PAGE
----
That general COVID-19 worker protection emergency temporary standard in the can. Instead of taking months to write yet another new ETS, the agency can pull this one out of the file cabinet, dust it off, update the data, make any tweaks the courts might like and shoot it over the the White House. And although OSHA announced that it will withdraw the healthcare worker ETS, no official Federal Register notice has been published. OSHA should immediately rescind that decision and re-instate the healthcare worker ETS.
A Tragedy of Errors
As I’ve written before, I know that OSHA is full of some of the most hard-working and knowledgeable professionals you’ll ever run across — people who have dedicated their lives to ensuring that workers come home safe and healthy at the end of every working day.
But it seems clear that the leadership of OSHA is no longer steering the workplace safety and health ship. When it comes to worker protection from COVID-19, this administration has erred badly: wandering here, meandering there, chasing rainbows, taking one step forward, and then two back.
The Biden administration started off well, boldly committing on day two of the administration to reverse Trump’s abject failure to protect workers despite early evidence that health care workers — and then every other worker — was at high risk of contracting COVID-19 on the job. So far, so good. But then the White House had second thoughts and abruptly changed course. The vaccine was here, people were anxious to get it and it would spell the end of COVID-19. So who needed a troublesome emergency OSHA standard that would generate huge political opposition? Let’s protect the most at risk — health care workers — and then we’ll just vaccinate our way out of the pandemic.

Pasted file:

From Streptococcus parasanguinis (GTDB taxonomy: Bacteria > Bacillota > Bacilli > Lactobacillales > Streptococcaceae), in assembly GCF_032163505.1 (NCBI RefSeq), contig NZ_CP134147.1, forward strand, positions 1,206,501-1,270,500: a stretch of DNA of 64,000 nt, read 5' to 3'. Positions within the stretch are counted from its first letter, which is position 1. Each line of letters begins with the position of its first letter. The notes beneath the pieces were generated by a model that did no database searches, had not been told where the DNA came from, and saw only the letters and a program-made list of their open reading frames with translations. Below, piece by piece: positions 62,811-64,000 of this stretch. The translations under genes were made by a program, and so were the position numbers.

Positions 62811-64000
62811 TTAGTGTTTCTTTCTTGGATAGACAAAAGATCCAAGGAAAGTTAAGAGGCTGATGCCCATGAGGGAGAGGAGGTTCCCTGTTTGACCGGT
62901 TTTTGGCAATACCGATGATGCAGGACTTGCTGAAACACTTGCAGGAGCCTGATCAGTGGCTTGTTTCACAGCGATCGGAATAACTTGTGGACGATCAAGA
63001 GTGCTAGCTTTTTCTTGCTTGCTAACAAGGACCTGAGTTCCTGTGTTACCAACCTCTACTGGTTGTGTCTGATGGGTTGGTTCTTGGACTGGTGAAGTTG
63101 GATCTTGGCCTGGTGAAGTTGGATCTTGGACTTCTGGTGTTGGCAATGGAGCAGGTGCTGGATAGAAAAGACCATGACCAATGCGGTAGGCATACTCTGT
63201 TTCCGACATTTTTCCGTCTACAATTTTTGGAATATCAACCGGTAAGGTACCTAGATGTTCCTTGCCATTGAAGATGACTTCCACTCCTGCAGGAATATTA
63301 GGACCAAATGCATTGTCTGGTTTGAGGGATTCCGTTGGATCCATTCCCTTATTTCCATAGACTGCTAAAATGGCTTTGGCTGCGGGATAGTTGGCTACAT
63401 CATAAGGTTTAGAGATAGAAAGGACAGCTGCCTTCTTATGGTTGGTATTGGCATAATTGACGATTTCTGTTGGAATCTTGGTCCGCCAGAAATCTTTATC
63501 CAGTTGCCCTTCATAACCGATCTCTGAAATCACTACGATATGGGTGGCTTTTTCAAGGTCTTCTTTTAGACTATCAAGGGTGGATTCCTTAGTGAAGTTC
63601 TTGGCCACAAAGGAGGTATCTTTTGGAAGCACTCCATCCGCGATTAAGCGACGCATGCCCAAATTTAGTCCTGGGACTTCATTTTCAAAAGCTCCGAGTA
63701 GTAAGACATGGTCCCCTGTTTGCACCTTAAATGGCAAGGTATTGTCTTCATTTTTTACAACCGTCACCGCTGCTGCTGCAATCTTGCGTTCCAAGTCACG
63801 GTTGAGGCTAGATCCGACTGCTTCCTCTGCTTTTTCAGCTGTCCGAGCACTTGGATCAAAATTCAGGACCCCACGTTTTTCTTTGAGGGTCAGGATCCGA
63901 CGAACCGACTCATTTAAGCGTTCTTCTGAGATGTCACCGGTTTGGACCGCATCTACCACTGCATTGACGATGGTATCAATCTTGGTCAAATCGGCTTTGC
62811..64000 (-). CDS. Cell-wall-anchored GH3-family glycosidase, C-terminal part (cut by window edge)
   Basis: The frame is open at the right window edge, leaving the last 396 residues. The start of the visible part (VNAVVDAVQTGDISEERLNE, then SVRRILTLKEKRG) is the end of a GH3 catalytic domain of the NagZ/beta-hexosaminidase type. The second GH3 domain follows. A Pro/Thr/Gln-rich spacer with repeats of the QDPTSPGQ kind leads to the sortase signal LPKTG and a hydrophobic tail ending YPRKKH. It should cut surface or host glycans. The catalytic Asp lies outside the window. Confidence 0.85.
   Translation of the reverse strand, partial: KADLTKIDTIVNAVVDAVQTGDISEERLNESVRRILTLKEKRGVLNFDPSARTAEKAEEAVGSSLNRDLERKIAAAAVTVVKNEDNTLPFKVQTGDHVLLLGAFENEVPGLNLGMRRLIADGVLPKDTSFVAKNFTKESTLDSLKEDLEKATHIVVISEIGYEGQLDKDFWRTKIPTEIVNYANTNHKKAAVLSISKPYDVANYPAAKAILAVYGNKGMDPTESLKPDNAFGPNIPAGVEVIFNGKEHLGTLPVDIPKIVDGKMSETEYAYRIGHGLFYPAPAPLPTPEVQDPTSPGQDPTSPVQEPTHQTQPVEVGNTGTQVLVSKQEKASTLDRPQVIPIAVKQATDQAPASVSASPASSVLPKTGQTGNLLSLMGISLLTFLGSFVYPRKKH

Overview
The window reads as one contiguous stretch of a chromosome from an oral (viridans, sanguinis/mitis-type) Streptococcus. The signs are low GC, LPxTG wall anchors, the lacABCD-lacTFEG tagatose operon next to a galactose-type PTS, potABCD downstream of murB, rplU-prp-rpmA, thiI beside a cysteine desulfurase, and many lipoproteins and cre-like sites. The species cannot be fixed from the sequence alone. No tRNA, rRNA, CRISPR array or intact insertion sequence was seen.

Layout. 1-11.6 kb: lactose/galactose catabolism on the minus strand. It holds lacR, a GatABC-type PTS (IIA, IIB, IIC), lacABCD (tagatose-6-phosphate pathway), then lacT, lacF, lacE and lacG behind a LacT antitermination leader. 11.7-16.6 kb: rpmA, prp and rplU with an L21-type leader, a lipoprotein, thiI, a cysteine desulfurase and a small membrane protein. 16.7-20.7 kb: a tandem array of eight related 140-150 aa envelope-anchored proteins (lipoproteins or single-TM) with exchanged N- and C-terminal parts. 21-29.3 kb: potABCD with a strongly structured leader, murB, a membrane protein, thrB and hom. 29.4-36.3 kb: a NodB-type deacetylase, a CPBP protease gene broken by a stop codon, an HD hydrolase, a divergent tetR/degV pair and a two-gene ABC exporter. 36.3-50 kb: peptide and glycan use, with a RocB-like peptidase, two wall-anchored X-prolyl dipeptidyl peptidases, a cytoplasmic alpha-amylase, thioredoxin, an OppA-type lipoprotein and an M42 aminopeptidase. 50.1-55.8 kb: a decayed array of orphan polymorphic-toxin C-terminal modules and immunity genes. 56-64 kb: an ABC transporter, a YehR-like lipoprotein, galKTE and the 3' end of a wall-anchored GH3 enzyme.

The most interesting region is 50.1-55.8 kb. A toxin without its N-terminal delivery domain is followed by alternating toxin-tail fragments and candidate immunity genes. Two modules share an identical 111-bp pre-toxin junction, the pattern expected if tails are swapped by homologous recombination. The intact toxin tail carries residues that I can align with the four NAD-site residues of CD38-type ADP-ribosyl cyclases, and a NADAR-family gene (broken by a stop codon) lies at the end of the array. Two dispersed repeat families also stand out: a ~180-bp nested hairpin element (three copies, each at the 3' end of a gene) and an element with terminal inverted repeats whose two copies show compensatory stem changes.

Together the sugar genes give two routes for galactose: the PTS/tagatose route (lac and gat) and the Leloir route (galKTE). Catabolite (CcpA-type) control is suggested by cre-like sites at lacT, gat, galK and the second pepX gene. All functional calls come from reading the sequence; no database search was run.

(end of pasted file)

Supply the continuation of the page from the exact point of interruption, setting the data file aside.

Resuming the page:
But not so fast. Vaccine resistance grew, stalling the goal of vaccinating all Americans just as Delta arrived, causing infections and deaths to skyrocket, ruining our summer of freedom and pulling us back in to COVID hell just when we thought we were out of it.
The White House’s next solution: double down and try to vaccinate all American workers (except those in small companies), and put most of that weight on a tiny, politically vulnerable agency with a weak 50-year old law that was forced to throw itself (and potentially the entire post-New Deal regulatory structure of the United States) on the mercy of a hostile Supreme Court. Then along comes Omicron, seemingly designed specifically to frustrate the hope that vaccines will stop transmission, and finally, to make matters even worse, the White House withdraws the health care worker ETS — the only COVID-19 worker protection measure that OSHA had successfully accomplished.
The only workers who are now required by law to be vaccinated are overworked, underpaid, burned out health care workers and even vaccinations aren’t stopping them from getting sick. Even though the vaccine is still proving to be amazingly effective in preventing severe disease and death, it’s not preventing a huge percentage of health care workers from getting sick, further straining their health, their sanity as well as the entire health care system. And just to put a cherry on top, in order to save hospitals (and other businesses) from sinking beneath the Omicron wave, CDC allows shorter isolation times for sick workers, likely allowing infectious workers back into health care facilities and other workplaces.
Every other worker — in meatpacking plants, warehouses, grocery stores, restaurants and health care facilities that don’t receive Medicare or Medicaid funding — are left completely without enforceable protections — except those weak protections provided by OSHA’s general duty clause. Meanwhile, JBS has confirmed a new COVID-19 outbreak at Greeley, Colorado, plant and COVID-19 infections and deaths among nursing home staff are at record levels since the CDC and CMS started reporting the data in June 2020.
Is this any way to run a worker protection system?